On February 13, 2013, the Government of Canada published in the Canada Gazette certain amendments to the Proceeds of Crime (Money Laundering) and Terrorist Financing Regulations (the Regulations). These amendments will come into force one year after their publication (i.e., in February 2014).
The full text of the amendments can be found here. In summary, these amendments (a version of which was previously published in October 2012 for comment) are meant to address certain deficiencies identified by the Financial Action Task Force (FATF) in the customer identification and due diligence provisions of the Regulations. FATF is the international body that sets standards for anti-money laundering and anti-terrorist financing (AML/ATF) activities. Canada is a founding member of the FATF. In its 2008 evaluation of Canada, FATF identified deficiencies in Canada’s requirements relating to customer identification and due diligence, and Canada was found to be non-compliant with FATF Recommendation 5. The stated purposes of the amendments are: to ensure that Canadian reporting entities clearly understand their customer due diligence (CDD) obligations; to improve Canada’s compliance with Recommendation 5; and to promote the continuing strength of Canada’s AML/ATF regime.
The amendments to the Regulations make the following clarifications to the CDD provisions of the Regulations:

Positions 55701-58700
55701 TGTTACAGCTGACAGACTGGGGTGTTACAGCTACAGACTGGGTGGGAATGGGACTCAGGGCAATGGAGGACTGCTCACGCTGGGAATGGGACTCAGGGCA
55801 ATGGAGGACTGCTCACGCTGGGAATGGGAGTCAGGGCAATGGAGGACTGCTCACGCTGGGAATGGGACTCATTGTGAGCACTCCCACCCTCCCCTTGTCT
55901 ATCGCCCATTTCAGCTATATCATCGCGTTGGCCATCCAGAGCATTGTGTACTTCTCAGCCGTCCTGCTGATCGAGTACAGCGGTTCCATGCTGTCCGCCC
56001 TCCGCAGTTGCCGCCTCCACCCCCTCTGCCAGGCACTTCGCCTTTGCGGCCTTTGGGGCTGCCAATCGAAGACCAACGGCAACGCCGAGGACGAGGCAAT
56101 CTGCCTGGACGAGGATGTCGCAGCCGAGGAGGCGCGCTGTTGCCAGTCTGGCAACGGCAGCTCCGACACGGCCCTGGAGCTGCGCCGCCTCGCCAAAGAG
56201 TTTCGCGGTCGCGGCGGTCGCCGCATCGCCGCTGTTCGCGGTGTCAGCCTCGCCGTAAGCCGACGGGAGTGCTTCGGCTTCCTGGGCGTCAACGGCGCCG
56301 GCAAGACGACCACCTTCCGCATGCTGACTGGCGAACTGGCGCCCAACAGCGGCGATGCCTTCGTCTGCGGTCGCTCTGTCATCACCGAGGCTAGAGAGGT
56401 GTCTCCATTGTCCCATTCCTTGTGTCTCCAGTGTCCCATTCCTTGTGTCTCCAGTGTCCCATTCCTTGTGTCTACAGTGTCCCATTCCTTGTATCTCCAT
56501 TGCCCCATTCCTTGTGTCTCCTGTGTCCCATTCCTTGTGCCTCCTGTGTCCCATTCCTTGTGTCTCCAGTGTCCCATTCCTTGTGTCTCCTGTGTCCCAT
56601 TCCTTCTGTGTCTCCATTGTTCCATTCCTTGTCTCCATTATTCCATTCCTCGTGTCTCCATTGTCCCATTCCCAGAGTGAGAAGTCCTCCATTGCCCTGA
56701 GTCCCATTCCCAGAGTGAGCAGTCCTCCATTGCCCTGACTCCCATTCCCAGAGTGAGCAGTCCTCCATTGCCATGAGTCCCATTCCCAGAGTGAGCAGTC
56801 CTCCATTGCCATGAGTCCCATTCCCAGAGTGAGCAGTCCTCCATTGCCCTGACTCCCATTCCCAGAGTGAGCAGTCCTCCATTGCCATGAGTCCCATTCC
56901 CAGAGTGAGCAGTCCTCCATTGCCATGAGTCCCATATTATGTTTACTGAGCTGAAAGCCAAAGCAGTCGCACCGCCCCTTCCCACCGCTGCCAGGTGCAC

The term “business relationship” will now be defined in the Regulations. The Regulations will also be amended to clarify that, in order to meet their obligations to identify and report suspicious transactions, reporting entities should conduct ongoing monitoring of business relationships with clients, using a risk-based approach, and should obtain information concerning the purpose of a business relationship when entering into a business relationship with a client.
The circumstances in which reporting entities should take enhanced CDD measures in respect of high-risk customers, activities or transactions will be clarified to clearly indicate that enhanced measures should be taken in respect of all high-risk clients and activities, and a list of enhanced measures from which reporting entities can choose will be added. The measures include keeping client information up to date and conducting enhanced ongoing monitoring.
The Regulations require certain reporting entities to obtain identification information, in designated circumstances, from all persons who own 25% or more of a corporation or entity. The amendments specifically clarify that those reporting entities should also obtain documentary evidence from the client that confirms the beneficial ownership information that they have obtained.
The Regulations will be amended to clarify that no exceptions exist to reporting entities’ current obligations to conduct CDD measures in respect of any transaction or activity which gives rise to a suspicion of money laundering or terrorist financing.
Before these amendments to the Regulations come into force, the Financial Transactions and Reports Analysis Centre of Canada (Canada’s financial intelligence unit) and the Office of the Superintendent of Financial Institutions (responsible for administering the federal financial institutions statutes in Canada) will provide updated guidance in order to address the comments provided by stakeholders on the previous version of these amendments published in October 2012.